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Book Review by Author and OL ('39): Jack Dixon

Posted: 1st April 2011

 

2010 is the 40th anniversary of the death of Air Chief Marshal Sir Hugh Dowding (later Lord Dowding) who master-minded the RAF’s victory in the battle of Britain. He oversaw the creation of Fighter Command during the late 1930s and thus played a unique role in the defence of these islands during the supreme emergency of 1940.  His investment in radar provided the RAF with an early warning system which time and again gave aircrews that precious breathing space to scramble the fighters thus avoiding annihilation on the ground. Britain’s late commitment to all-out rearmament, after the German entry into Prague in March 1939 had finally dispelled any lingering belief that Hitler would keep the Munich Agreement, meant that Fighter Command, which had been developing steadily since 1936, was the only section of Britain’s armed forces ready for war when it came in September.  In 1940, following the fall of France, Britain faced Germany alone in a battle which arguably would decide the fate of western civilisation. Dowding’s role in this pivotal conflict was a crucial one and he was credited with winning the Battle of Britain and awarded the Knight Grand Cross.  However his removal from office without promotion in November 1940 has remained an issue which raises many questions.

 

Jack Dixon’s excellent and carefully researched book provides many of the answers.  He reveals a conspiracy by fellow officers, which was to a large extent the result of a long standing dispute within the RAF about the so-called Trenchard Doctrine.  This involved an obsession with the importance of bombers.  Many in the RAF believed that the bomber would be a decisive weapon in a future conflict, but Dowding urged research and development of the fighter as he believed that the defence of Britain would be the principal necessity.  The subsequent production of the Hawker Hurricane and the Supermarine Spitfire alongside the development of radar, which became operational from 1937, was fully vindicated by the events of 1940, and made clear the flaws of the Trenchard Doctrine.  Jealousies and clashes of personalities abounded as Dowding had to fight against entrenched views and the ambitions of other officers to develop Fighter Command in the way that wanted.  All of this ensured that Dowding was not without enemies and played a large part in his early removal.  Sholto-Douglas and Leigh-Mallory criticised Dowding during the Battle of Britain for not being aggressive enough.  Dowding resisted their urges to send fighters further afield in order to meet German aircraft before they reached Britain, believing that this would lead to greater losses of trained pilots, a precious commodity.  Dixon examines the personalities, competence and motives of Sholto-Douglas and Leigh-Mallory along with Harris (later the famed head of Bomber Command), revealing weaknesses and human failings in all.  Even Churchill comes in for criticism as he appears to have been taken in by Dowding’s detractors and certainly acquiesced in Dowding’s move away from Fighter Command in November 1940.  This is a fascinating and well written book, assessing the achievements and treatment of one of the greatest Britons of the 20th century.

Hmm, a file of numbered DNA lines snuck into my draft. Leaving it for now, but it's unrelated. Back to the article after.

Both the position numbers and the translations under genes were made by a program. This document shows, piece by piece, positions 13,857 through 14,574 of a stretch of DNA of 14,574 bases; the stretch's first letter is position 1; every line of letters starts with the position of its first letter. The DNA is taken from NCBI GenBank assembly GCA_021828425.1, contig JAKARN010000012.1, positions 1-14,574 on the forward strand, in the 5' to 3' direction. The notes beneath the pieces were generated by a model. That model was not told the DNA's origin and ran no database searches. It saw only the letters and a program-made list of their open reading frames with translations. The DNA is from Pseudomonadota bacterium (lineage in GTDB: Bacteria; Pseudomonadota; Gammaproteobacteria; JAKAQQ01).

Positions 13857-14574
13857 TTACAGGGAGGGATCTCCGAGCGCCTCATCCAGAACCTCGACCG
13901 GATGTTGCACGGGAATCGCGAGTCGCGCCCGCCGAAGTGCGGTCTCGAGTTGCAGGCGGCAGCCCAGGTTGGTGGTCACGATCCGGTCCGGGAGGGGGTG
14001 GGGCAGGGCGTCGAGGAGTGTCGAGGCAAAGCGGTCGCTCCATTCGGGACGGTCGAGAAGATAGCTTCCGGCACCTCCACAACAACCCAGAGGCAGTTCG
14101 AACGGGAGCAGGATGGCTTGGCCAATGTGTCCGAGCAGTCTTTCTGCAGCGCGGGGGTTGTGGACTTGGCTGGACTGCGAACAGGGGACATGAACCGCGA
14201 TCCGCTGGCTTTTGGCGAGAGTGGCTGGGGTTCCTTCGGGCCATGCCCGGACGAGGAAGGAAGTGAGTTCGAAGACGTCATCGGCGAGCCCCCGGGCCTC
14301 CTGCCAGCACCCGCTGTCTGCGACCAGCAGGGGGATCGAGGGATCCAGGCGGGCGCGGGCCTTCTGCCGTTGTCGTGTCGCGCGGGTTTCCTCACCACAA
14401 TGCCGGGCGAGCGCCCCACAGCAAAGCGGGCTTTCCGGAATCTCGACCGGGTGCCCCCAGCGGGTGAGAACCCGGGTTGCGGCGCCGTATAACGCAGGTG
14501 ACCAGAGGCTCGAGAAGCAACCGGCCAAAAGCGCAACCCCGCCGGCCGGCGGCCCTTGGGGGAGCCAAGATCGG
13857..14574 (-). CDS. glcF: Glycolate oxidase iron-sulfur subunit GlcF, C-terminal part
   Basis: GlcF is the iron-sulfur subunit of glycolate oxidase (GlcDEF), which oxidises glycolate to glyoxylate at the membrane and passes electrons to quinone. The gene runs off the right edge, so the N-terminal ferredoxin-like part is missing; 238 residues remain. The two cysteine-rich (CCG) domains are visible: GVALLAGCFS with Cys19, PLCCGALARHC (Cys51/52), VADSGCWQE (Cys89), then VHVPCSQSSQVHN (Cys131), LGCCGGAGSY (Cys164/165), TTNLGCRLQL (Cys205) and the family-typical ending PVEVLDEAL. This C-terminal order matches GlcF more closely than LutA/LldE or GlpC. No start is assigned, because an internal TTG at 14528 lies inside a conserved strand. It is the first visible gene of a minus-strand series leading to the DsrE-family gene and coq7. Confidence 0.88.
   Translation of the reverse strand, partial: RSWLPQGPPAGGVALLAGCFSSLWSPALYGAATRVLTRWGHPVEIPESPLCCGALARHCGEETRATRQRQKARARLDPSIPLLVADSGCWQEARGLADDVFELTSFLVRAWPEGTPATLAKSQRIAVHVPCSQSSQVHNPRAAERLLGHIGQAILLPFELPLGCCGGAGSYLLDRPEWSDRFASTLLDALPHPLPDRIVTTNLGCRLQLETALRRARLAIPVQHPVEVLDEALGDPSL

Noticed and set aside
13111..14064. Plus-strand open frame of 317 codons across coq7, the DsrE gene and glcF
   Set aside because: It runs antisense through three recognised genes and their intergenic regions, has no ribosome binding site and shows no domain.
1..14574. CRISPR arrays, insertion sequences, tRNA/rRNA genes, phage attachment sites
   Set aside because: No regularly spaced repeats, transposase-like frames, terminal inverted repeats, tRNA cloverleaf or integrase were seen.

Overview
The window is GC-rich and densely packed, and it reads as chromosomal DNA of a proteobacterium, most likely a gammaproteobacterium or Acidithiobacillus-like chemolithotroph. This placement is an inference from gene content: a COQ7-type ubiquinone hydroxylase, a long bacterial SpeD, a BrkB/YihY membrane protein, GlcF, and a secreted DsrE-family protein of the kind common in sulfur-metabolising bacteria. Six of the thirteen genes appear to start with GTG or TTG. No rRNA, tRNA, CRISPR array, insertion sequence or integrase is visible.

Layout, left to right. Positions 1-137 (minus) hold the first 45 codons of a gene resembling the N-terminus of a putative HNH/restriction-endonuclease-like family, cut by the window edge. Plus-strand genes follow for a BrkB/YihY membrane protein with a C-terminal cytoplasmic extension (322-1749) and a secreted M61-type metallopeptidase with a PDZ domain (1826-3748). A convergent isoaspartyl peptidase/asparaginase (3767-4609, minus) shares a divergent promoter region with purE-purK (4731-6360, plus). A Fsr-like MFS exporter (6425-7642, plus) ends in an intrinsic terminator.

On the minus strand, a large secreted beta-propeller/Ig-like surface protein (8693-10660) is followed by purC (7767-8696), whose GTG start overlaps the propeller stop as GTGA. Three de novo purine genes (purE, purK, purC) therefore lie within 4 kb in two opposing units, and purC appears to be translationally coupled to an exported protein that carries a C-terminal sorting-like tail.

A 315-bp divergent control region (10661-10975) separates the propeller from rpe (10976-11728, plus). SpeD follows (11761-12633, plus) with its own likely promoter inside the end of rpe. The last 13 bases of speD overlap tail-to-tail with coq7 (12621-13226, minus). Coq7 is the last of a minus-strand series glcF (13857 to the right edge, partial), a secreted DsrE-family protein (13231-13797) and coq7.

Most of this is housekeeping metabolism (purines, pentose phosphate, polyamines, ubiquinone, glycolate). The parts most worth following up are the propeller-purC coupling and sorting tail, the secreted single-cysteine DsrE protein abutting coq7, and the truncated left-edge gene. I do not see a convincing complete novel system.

Born in Broadstairs, Jack (J.E.G) Dixon was sent to St. Edward’s, a local prep school.  However this closed in 1935 and he transferred to St. Lawrence College, where he was a day boy.  In his biographical sketch on the Amazon website, he describes the school thus: “This was a staunchly Low Church C of E school whose headmasters were ordained ministers. In 1935 the head was one Brackenbury, whose nickname was Creeping Jesus. It was the school's Christian duty to indulge in the caning of boys by both masters and prefects for trivial offences, such as exploring the foundations of a new building or shooting stones at another boy's pigeons. It is a better school today, although perhaps getting too democratic.” He remained at the College until 1939, leaving just before his 16th birthday.  In the summer of 1940 he worked as a labourer building invasion obstacles and thus had a good view of the Battle of Britain.  He trained as a pilot between 1943 and 1945, some of it in South Africa.  He remained in the RAF until 1948 and in 1949 he went up to Merton College, Oxford, where he took a degree in Modern Languages.  He also flew with the University Air Squadron.  Emigration to Canada in 1952 was followed by 5 years service in the Royal Canadian Air Force.  In 1959 he became a lecturer in French at the University of Winnipeg, where he remained until retiring to Vancouver Island in 1990 with his wife Rika.  He lists literature, cricket, fishing and aviation as among his interests and has written other published works including Concordance des Ouevres de François Rabelais (1992) and Aircrew Memories (1999).

 

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